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Musings Regarding External Voltage Regulation

Oct 19, 2017
5,519
O'Day 19 Littleton, NH
Hope this was a somewhat helpful topic on alternator regulation.
Thank you so much for this post, Maine Sail.
I am very interested in this subject and there is a lot of superb information here.
My long-term goals for installing electric power is to run a multi-phase brushless outboard with solar and wind generators for the battery bank. This helps tremendously.
- Will (Dragonfly)
 

dLj

.
Mar 23, 2017
805
Hunter 30 Snug Harbor, Lake Champlain
If you are getting 15-20 years then something is working in your favor, but it's not likely to be EQ. If I did not know better I would guess you have GEL batteries or industrial batteries like a Rolls or similar. By industry standards a battery is considered dead when it can no longer deliver 80% of its original 20 hour Ah capacity rating. I routinely see this occur in less than 2 years with the typical automotive case size batteries typically used on a Hunter 30.. Even just calendar life kills most basic flooded batteries before 15-20 years and that is without any cycling at all.
So to clarify, I have only ever used flooded lead acid batteries. However, reading all that you have posted on what to do or not do, seems I'm being really quite a "good" battery operator. I never let my batteries go below 75% charge before recharging if I can avoid it. If I do, then I immediately re-charge to 100% and then perform an equalization (my flavor) on the battery. To date, I've not been without shore power for more than about a month, and more frequently only a week at a time. Work so gets in the way of the things I like to do....


Lifeline AGM batteries can be equalized but they are currently the only AGM's that can be.. For FLA batteries the biggest reasons we need EQing are due to improper charging by so called "smart chargers", most of which are are not smart at all & PSOC (partial state of charge cycling) use.

In a perfect world deep cycle flooded batteries should be charged at 14.7V to 15.3V yet very few battery charger makers are anywhere close to that with their rather stupid "dip switch" set points.
Very interesting!

I don't use commercial battery chargers, I only use laboratory power supplies. I've always used 14.8V as my set point for charging FLA's. I have no real experience with commercial battery chargers, and that is one of the motivating reasons for me getting into this discussion. I really need to understand the fundamentals of battery charging beyond my simple working knowledge that is what I've used to date. And I REALLY thank you for taking such an enormous amount of time to answer all the questions that are thrown at you.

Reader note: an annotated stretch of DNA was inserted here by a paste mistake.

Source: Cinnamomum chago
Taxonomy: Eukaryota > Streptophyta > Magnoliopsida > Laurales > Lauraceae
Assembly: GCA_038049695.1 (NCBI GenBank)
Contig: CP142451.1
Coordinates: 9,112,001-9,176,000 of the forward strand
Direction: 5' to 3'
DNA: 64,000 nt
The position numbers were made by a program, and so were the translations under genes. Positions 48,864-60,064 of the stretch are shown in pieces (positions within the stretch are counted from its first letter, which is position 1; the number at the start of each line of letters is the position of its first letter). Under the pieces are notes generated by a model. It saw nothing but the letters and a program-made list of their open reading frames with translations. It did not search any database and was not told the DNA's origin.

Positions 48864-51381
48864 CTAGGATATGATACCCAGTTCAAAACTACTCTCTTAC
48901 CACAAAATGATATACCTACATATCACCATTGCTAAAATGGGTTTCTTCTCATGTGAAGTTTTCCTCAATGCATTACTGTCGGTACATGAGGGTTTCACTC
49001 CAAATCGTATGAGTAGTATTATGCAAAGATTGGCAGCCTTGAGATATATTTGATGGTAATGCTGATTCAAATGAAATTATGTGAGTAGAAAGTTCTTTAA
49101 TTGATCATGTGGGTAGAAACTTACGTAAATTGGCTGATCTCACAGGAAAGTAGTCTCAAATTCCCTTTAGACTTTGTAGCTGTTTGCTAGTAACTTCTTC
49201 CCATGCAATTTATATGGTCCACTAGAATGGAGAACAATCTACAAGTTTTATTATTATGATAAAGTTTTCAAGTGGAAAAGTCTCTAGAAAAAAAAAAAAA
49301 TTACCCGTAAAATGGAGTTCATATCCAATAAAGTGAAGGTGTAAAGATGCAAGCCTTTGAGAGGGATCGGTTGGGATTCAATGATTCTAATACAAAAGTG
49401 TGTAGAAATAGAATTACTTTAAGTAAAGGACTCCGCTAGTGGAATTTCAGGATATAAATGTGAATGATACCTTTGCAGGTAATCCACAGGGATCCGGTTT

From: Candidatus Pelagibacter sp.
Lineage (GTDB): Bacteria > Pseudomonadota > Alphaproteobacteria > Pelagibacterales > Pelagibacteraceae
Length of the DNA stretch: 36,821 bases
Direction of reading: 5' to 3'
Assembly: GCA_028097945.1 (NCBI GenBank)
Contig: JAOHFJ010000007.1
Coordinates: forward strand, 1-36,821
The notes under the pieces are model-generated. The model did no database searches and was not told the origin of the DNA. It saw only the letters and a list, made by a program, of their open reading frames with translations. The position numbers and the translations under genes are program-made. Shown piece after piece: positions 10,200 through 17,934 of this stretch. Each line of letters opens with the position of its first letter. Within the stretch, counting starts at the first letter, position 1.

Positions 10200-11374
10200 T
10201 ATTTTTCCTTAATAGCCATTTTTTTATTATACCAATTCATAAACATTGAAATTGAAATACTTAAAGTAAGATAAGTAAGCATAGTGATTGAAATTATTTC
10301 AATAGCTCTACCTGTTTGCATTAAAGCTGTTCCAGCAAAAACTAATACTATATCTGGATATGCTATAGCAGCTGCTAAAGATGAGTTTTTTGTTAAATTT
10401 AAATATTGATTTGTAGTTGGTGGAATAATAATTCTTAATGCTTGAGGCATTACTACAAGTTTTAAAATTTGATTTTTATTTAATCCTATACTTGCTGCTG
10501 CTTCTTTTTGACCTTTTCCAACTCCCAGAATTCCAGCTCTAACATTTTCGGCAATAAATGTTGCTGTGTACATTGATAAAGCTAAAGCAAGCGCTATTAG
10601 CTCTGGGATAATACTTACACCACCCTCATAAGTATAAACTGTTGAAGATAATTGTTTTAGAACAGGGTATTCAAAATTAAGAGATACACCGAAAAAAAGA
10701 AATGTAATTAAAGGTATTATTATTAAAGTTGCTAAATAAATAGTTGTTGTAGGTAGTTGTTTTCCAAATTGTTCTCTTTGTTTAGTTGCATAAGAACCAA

It is my desire (time will tell if it is realized) to retire onto a sailboat and sail for some undetermined amount of time, but at this point I'm thinking until my bones no longer want/can do it. Once I am at the point of living on a boat, I then need to have fully developed a system of battery maintenance that does not include having access to shore power as I currently have.

A true EQ is not really done as the charger makers want us to believe, but is the only practical way of doing it in the field.. The way a manufacturer would do it, and some call it a reforming charge, is to charge from a very low SOC such as 0% SOC / 10.5V and use a very low charge current such as .005C to .01C (0.5A to 1A for a 100Ah battery) and to let the voltage wind up where it will. With healthy batteries it can go over 17V towards the end of charge but requires in excess of 100 hours to do so...
First you say the above...

EQ's in the field should ultimately not begin until the bank is already at 100% SOC with your existing charger. If you do that even a 1.3A power supply should be able to push individual batteries over 15.5V. EQ should always be temp compensated and done at manufacturers voltage guidance.
then you say this above. Can you please explain this a bit. It seems to be somewhat contradictory?

The effects of sulfation actually happens far faster than folks assume it does. In a 30 cycle PSOC (partial state of charge cycling) test done for Practical Sailor (May 2015 & August 2015) one popular AGM battery lost 1% in capacity for each PSOC cycle or 30% of it's Ah capacity lost due to sulfation in just 30 cycles..
Oh boy, is this the darned truth! Sulfation happens very fast, especially the lower you go in state of discharge! I have direct hands on knowledge of just how right MS is on this one!

So, you have published in other posts you've made what the end of charge is when charging to achieve 100% SOC (can't recall right now, will have to go look for it again).

When do you know you've reached the end of an equalization cycle?

Another question - I had been told (no idea from whom - not the electrical engineer from Hoover) that when a FLA had been discharged to below 50% charge, that you should use low current charging (what we used to call trickle charging) until it reaches at least 50% charged, then you can hit it with lots of current to bring up to full charge. Is that correct? And if not, what would be correct?

Thank you very much for your time and answers. I'm going to have more questions, I'm sure... :)

dj
 
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